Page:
On December 16, 2016, the Article 29 Data Protection Working Party (“WP29”) published guidelines and FAQs on the forthcoming General Data Protection Regulation (the “GDPR”) addressing the following three key issues:
- Data Protection Officers (“DPOs”) (WP 243)
- The right to “data portability” (WP 242)
- The identification of the lead supervisory authority (WP244)
The published guidelines are based on input from various stakeholders, including the workshop (Fablab) that the WP29 organised in July 2016 (for the summary of the discussions at the Fablab, see here).
The WP29 encourages organisations to designate a DPO on a voluntary basis. In the guidelines WP29 provides more detail regarding the designation requirements and further defines what is meant by “core activities”, “large scale”, and “regular and systematic monitoring”. Also addressed are the conditions necessary for the designation of a single DPO for a group of related companies, the required expertise of the DPO (which may be an organisation’s employee or appointed via a service contract), the tasks a DPO is required to undertake, and issues relating to DPOs of processors.
Right to Data Portability
The WP29 distinguishes two elements of the right to data portability, namely (i) the right to receive personal data and store it further for personal use on a device, and (ii) the right to transmit the data to another controller, without hindrance. The right to data portability is limited to cases where the processing of personal data is based on consent or contract, but the WP29 considers it a good practice in other cases. The personal data must concern the data subject; in other words, anonymous data is out of scope, whilst pseudonymous data is within scope if it can be clearly linked to a data subject.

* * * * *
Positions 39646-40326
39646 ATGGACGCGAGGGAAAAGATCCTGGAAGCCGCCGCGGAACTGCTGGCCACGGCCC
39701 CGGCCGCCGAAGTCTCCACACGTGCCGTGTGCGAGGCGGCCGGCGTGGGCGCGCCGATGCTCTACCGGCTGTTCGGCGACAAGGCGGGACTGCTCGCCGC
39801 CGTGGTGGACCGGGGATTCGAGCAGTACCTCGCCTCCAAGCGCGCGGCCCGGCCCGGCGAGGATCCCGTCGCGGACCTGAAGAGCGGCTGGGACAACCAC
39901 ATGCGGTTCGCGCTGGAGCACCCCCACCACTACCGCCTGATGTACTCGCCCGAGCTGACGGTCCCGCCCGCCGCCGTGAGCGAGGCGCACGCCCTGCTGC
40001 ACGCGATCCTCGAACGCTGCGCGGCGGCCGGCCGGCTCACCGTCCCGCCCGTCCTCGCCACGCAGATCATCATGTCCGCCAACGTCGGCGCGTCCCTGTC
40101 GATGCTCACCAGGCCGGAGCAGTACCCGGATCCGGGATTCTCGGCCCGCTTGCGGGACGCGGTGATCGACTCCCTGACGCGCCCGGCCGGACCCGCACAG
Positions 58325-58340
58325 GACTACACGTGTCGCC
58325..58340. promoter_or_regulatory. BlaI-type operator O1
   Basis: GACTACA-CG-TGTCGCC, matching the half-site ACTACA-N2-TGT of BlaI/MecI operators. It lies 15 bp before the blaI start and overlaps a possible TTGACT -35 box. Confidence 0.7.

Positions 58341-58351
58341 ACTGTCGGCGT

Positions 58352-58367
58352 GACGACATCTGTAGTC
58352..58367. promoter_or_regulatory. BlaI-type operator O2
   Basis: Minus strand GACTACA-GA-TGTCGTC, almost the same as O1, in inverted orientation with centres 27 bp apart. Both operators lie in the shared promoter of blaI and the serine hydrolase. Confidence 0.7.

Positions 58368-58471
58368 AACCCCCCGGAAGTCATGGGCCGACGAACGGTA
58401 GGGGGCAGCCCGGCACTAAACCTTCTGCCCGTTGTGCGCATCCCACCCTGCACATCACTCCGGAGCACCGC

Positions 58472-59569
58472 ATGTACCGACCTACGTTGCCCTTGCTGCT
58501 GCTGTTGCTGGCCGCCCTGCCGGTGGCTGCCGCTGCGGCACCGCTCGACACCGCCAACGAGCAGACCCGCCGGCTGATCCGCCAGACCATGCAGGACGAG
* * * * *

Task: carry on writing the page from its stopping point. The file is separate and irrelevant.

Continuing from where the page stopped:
Identifying the Lead Supervisory Authority
The guidelines, which also contain a useful checklist for controllers and processors, explains how to determine the lead or otherwise competent Supervisory Authority (“SA”) in a number of different scenarios, including by way of examples. Importantly, the WP29 recognises that there will be borderline and complex situations in which the determination of the lead SA will be difficult; if the SAs have conflicting view, the European Data Protection Board will need to take a decision. The WP29 notes that companies without an “establishment” within the EU cannot benefit from the “one stop shop” but must deal with the local SAs in every Member State they are active in.
Stakeholders have until the end of January 2017 to comment on the published guidelines, and in 2017, the WP29 will publish guidelines on Data Protection Impact Assessments and Certification. In April 2017, a new Fablab on GDPR with interested stakeholders will occur, and in May 2017, the WP29 will host a meeting with its international counterparts.
Further analysis and detail about these guidelines will be available here shortly.